The death of Bob Hawke on the eve of the Australian federal elections has deprived the country of one of its most prominent and respected post-war voices. Hawke’s term as prime minister, which extended nearly nine years, through four elections from 1983 to 1991, left a lasting legacy on the Australian identity, way of life, and its changing role in the world stage.
Hawke’s Labor government introduced seminal policies including Medicare, Australia´s current system of publicly funded universal healthcare; liberalized the Australian economy; and recommended the adoption of “Advance Australia Fair” as the country´s national anthem, replacing “God Save the Queen.”
Robert James Lee Hawke was born on December 9, 1929 in South Australia. His father was a Congregationalist minister and his mother was a schoolteacher. He started his political apprenticeship at the Australian Council of Trade Unions (ACTU), having completed his legal education at the University of Western Australia. He then attended the University of Oxford, where he was a Rhodes Scholar. Hawke was later elected president of the ACTU and there, he earned a reputation as a shrewd, combative, and charismatic campaigner, who quickly gained a strong national profile. Hawke’s work at the ACTU included the landmark annual wages case, which resulted in the national wages tribunal ruling in favor of an increase in the national annual wage.
Hawke entered politics in 1980, winning a parliamentary election in Willis, a Labor safe seat in Melbourne, Victoria and was soon appointed to the shadow cabinet by Opposition Leader Bill Hayden. Three years later, Hawke would defeat Hayden and become leader of the Labor Party one month before the 1983 general election. Hawke then led Labor to a landslide victory in the federal election, defeating incumbent Prime Minister Malcolm Fraser. Hawke thus assumed office as the 23rd prime minister of Australia.
In partnership with his treasurer, Paul Keating, who would later succeed him as prime minister, Hawke deregulated the Australian economy, removing protective tariffs and floating the Australian dollar on the international market. The rigid tax and license systems were overhauled and foreign banks were allowed entry into Australia.
Hawke was extremely aware of the need for change and better regulation to protect the Australian environment. His administration’s decision to stop the damming of the Franklin River in Tasmania changed the landscape of the Australian environmental movement. A nonviolent protest blocking access to the river had gained widespread attention and Hawke’s promise to stop the damming, if elected, had been a key moment in the election campaign.
The Hawke government also supported the national Landcare movement, the concept of grassroots communities supporting sustainable development policies and repairing the natural environments in which they are based. Hawke declared the 1990s to be the decade of Landcare and significantly increased funding for federal and regional Landcare programs.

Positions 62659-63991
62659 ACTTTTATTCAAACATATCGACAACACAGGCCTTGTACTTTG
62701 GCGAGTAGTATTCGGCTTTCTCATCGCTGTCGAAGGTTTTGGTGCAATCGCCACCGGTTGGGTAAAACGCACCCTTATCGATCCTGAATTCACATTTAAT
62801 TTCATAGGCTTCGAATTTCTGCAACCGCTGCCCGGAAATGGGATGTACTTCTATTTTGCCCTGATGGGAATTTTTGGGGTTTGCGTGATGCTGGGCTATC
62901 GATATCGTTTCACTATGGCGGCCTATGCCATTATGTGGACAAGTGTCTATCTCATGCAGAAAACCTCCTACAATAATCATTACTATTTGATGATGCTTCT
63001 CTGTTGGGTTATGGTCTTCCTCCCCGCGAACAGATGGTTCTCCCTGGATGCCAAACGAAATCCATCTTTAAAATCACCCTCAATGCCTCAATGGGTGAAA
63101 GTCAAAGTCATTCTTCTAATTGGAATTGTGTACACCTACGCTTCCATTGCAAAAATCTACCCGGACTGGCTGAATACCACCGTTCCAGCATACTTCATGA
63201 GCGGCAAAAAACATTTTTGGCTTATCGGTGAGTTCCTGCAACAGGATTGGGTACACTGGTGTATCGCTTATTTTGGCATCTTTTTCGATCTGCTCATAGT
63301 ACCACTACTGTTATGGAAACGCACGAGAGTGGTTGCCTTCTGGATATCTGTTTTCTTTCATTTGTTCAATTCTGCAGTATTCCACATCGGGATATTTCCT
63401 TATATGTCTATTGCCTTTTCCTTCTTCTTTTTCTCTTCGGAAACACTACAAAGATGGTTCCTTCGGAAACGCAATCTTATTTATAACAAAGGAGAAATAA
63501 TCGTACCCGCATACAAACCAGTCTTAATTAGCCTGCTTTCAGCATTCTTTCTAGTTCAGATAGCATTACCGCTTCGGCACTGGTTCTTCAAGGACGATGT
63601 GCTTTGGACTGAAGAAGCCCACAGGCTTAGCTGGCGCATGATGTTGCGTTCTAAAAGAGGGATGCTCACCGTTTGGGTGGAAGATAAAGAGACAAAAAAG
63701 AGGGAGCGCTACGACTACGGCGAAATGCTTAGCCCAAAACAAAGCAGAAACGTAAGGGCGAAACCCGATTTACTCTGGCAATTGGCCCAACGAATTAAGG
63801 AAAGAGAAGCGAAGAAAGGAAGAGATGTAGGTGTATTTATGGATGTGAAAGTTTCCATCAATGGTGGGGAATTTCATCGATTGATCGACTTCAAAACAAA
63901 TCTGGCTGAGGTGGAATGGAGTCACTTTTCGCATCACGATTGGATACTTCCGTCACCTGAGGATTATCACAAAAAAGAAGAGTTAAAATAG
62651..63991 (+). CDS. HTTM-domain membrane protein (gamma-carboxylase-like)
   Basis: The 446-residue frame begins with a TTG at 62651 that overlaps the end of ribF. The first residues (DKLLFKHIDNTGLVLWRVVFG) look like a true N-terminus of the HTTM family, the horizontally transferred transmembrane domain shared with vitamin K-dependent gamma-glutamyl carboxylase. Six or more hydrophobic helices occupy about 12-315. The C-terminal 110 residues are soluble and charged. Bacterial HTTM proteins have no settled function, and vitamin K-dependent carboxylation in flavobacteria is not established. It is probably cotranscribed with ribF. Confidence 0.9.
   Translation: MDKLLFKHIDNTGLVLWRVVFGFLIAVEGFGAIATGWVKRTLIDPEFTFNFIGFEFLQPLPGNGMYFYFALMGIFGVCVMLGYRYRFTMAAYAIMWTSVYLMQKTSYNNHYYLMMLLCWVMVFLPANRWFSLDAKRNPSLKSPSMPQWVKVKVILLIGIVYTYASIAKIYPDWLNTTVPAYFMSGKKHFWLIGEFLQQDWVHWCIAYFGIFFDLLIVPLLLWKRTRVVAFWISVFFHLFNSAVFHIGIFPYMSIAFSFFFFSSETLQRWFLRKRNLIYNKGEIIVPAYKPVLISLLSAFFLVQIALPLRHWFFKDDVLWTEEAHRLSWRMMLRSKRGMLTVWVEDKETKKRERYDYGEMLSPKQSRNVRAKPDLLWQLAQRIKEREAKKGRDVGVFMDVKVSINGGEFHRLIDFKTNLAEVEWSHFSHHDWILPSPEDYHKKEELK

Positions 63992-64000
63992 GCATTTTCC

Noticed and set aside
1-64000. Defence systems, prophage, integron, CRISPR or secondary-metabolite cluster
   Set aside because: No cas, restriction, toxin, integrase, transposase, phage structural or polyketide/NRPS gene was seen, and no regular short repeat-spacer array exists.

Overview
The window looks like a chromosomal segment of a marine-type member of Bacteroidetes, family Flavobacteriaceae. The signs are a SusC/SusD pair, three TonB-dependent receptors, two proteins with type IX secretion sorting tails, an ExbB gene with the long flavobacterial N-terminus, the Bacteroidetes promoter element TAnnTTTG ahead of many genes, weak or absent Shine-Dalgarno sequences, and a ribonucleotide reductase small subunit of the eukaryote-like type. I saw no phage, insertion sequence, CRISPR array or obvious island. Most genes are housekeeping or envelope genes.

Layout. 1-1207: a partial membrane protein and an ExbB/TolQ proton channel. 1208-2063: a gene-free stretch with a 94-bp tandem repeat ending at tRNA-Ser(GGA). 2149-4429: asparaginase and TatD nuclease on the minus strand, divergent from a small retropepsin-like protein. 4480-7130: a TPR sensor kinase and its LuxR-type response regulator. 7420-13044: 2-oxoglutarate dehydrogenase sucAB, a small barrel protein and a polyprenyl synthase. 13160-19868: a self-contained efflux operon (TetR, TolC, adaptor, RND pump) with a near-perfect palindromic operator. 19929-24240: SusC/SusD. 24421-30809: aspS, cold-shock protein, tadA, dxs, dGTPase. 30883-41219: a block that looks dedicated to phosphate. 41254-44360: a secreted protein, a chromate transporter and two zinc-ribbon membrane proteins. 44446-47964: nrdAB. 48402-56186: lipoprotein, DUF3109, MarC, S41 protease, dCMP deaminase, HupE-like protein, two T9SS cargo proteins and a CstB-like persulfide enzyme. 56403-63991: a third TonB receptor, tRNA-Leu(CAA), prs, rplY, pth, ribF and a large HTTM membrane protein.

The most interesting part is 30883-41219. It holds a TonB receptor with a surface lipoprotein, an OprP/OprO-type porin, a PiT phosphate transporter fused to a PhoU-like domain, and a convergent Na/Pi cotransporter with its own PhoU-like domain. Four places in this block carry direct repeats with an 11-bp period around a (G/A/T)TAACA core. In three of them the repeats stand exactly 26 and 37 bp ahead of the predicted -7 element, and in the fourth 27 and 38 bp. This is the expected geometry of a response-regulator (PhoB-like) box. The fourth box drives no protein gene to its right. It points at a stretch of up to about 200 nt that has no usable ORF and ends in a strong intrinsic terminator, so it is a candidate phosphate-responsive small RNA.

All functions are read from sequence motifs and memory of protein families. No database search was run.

At the international level, Hawke, along with then-French Prime Minister Michel Rocard, introduced a proposal that was adopted as the Madrid protocol, which unambiguously banned mining in Antarctica. Currently, 53 states have acceded to the treaty, with 24 states enjoying nonconsultative status.
On the human rights front, Hawke, who was a prominent voice against the Apartheid regime from his time at the ACTU, introduced sanctions against South Africa and prevented the entry of touring sports teams that were racially divided.
Eventually, economic stagnation and division within his party led to him being replaced by Paul Keating as leader of the Labor Party. Keating, who had challenged Hawke unsuccessfully for the leadership before, would become the 24th prime minister of Australia in 1991. Hawke resigned from the Parliament in 1992 and retired from politics.
Even in retirement, he continued to be vocal and visible, taking strong positions on many of the contentious issues of the time, and became a mentor to many future Labor leaders. He strongly opposed Australia’s involvement in the Iraq war and supported the movement calling for Australia’s transformation to a republic.
Known for his strong passion for beer (he once held a world record for the fastest drinking of a yard of beer) and cricket, Bob Hawke enjoyed rare affection from the Australian public, who saw him as immensely identifiable. His consensus-based approach to governance also won him admirers from across the Australian political spectrum.
However, behind the uniquely crafted public persona, there were battles with alcoholism and personal turmoil after accusations of infidelity led to the breakdown of his first marriage with Hazel Hawke, the mother of his four children. Hawke would later separate from Hazel, who was well respected by the Australian public, and marry his biographer, Blanche d’Alpuget, in 1995. He later spent time with an ailing Hazel at her bedside during her final days. Hawke remained married to Blanche until his death.
Kiran Mohandas Menon has written on international politics and law, with a focus on the Asia- Pacific and southern Europe, for various international publications, including The Diplomat. He is currently working at the International Nuremberg Principles Academy. The views expressed in this piece are his own.